Here we go again: in response to the global credit crisis of late 2008, the Federal Reserve has been given the authority to spend a lot of money in the credit markets to bring down interest rates on mortgage refinance loans. In the words of one broker, the Feds have a giant hammer and they are going to use it to pound interests rates down into the ground. By doing this, they hope to help existing homeowners save money on their monthly payments which will, in turn, stimulate the economy as a whole.
As a result, you will be hearing from your mortgage company (and others) about doing a mortgage refinance. If you are seriously considering doing this sort of deal, here are some common mistakes you’ll want to avoid:
Not shopping around for the best mortgage refinance deal and staying with your existing lender instead.Contrary to conventional wisdom, your current lender may not have the best deal on a mortgage refinance. Nor will it necessarily be easier to deal with them compared to starting over with a new lender. Often, your existing mortgage company will want you to do all-new mortgage refinance paperwork as though you had just walked in off the street. This is because they aren’t really going to hold your mortgage for very long — they’ll just turn around and sell it on the secondary market (and making a commission on the sale). They can do this more easily if they can include a complete application from you in the package to prove that the loan is a good one. Therefore, regardless of how good a customer you have been, your lender will have to verify your financial position all over again.
Signing your loan documents without reviewing them. Do your homework before coming to the closing. You will not have enough time to review these papers during the actual closing. So review them in advance. The last thing you want is a surprise.
Not considering the break-even point on your mortgage refinance.Do you know how long it will take for you to recoup your up-front transaction costs? For example, let’s say your mortgage refinance transaction costs are $3000. Let’s also say that you will be saving $100 per month on your monthly mortgage payment. Divide 3000 by 100 and you’ll see that it will take 30 months to save enough to pay back what you spent in getting the mortgage refinance in the first place. So ask yourself: are you planning on staying in your house for the next two-and-a-half years? If so, you’ll recoup your costs. If not, consider a different deal, one with lower costs or a better interest rate with greater savings.Granted, this is just a simple example. Your situation may be more complex. For example perhaps you currently have an adjustable-rate mortgage, or you may be doing a mortgage refinance from a 30-year term to one that is only 15 years. If this is the case, the break-even point may be harder to calculate.Also, you may not be doing a mortgage refinance simply to lower your payment. Perhaps you are doing it to pull cash out of the equity in your home in order to consolidate multiple debts into a single payment. If so, a break-even analysis on your transaction costs may not be that important to your decision.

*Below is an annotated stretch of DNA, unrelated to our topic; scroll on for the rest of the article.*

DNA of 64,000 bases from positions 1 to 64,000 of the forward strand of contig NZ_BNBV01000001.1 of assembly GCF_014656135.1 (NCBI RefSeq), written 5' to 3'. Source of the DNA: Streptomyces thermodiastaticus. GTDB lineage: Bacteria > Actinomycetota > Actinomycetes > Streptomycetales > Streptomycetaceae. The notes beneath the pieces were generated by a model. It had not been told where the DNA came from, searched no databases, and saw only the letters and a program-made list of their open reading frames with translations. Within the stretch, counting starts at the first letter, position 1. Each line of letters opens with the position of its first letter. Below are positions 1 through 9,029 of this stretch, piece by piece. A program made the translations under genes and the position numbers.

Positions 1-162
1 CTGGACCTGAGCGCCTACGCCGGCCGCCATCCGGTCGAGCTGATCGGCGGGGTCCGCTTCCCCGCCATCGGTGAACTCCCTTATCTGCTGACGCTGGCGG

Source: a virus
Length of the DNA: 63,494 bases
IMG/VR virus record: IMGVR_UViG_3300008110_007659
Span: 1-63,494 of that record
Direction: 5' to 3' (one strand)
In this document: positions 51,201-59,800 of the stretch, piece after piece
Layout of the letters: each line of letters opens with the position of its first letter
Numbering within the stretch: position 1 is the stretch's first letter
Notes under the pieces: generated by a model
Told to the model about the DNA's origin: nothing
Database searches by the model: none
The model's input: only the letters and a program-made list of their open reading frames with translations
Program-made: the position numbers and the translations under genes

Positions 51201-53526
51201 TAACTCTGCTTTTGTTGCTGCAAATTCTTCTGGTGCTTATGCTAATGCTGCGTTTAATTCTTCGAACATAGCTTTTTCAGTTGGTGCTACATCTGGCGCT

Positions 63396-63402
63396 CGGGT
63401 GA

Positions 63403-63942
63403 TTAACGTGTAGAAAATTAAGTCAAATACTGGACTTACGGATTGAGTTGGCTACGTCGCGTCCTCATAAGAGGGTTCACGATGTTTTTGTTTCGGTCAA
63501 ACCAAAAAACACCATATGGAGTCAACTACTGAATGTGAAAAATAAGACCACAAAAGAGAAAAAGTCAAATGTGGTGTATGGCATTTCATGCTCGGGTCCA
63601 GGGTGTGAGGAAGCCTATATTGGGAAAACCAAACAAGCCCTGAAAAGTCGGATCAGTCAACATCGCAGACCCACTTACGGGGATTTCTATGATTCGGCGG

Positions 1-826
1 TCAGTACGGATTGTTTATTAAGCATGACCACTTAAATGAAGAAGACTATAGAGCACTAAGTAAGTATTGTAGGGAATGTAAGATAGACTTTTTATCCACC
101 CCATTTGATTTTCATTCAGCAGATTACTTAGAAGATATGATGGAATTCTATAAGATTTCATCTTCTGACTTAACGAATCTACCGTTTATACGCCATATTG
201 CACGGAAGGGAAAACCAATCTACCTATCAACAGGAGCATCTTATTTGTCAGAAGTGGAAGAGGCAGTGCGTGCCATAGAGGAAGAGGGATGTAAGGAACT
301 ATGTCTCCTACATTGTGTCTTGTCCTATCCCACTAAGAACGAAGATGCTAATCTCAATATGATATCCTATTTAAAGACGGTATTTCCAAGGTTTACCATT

Not giving your mortgage company the mortgage refinance documents on time.When your lending institution requests that you provide them with additional documentation (i.e., income and expense statements, verification of employment, etc.) don’t procrastinate. Send them along right away. The last thing you want is to be the reason that a costly delay occurs.
Not getting an estimate of your mortgage refinance closing costs in writing.Once your mortgage broker or lending institution approves your application, the law says they are required to give you a written statement of what your fees will be for the mortgage refinance. This statement is called a “good faith estimate” (GFE). Bring it with you to the closing when it is time to sign all the final documents. If the fees are significantly higher at closing than what is shown on the GFE, then you should insist that they be brought in line with the GFE.
By the time you begin to think about a mortgage refinance, you have a lot at stake in making sure it goes smoothly. Use this checklist to avoid some of the more common mistakes people make when trying to get a mortgage refinance on their home.